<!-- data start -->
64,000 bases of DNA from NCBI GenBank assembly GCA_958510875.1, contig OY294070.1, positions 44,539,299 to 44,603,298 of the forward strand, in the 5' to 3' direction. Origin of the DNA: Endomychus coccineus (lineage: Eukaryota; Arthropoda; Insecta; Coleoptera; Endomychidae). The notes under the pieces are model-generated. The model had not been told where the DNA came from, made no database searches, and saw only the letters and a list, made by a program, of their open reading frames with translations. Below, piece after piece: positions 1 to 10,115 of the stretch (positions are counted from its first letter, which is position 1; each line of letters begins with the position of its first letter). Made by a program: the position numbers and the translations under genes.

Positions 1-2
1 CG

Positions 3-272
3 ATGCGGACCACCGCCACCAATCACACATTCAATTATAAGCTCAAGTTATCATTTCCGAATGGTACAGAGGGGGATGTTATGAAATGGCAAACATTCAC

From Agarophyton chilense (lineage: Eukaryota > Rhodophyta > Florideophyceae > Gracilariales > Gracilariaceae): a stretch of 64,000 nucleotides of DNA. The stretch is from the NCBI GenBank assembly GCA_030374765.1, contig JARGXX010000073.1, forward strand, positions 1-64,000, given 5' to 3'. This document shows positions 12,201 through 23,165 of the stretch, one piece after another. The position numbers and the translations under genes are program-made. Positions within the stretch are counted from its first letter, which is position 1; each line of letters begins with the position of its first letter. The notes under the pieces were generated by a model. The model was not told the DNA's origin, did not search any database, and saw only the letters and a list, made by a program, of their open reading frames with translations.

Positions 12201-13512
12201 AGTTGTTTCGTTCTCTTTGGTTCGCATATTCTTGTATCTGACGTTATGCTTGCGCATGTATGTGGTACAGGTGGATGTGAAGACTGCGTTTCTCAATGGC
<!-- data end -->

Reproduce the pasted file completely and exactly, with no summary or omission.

64,000 bases of DNA from NCBI GenBank assembly GCA_958510875.1, contig OY294070.1, positions 44,539,299 to 44,603,298 of the forward strand, in the 5' to 3' direction. Origin of the DNA: Endomychus coccineus (lineage: Eukaryota; Arthropoda; Insecta; Coleoptera; Endomychidae). The notes under the pieces are model-generated. The model had not been told where the DNA came from, made no database searches, and saw only the letters and a list, made by a program, of their open reading frames with translations. Below, piece after piece: positions 1 to 10,115 of the stretch (positions are counted from its first letter, which is position 1; each line of letters begins with the position of its first letter). Made by a program: the position numbers and the translations under genes.

Positions 1-2
1 CG

Positions 3-272
3 ATGCGGACCACCGCCACCAATCACACATTCAATTATAAGCTCAAGTTATCATTTCCGAATGGTACAGAGGGGGATGTTATGAAATGGCAAACATTCAC

From Agarophyton chilense (lineage: Eukaryota > Rhodophyta > Florideophyceae > Gracilariales > Gracilariaceae): a stretch of 64,000 nucleotides of DNA. The stretch is from the NCBI GenBank assembly GCA_030374765.1, contig JARGXX010000073.1, forward strand, positions 1-64,000, given 5' to 3'. This document shows positions 12,201 through 23,165 of the stretch, one piece after another. The position numbers and the translations under genes are program-made. Positions within the stretch are counted from its first letter, which is position 1; each line of letters begins with the position of its first letter. The notes under the pieces were generated by a model. The model was not told the DNA's origin, did not search any database, and saw only the letters and a list, made by a program, of their open reading frames with translations.

Positions 12201-13512
12201 AGTTGTTTCGTTCTCTTTGGTTCGCATATTCTTGTATCTGACGTTATGCTTGCGCATGTATGTGGTACAGGTGGATGTGAAGACTGCGTTTCTCAATGGC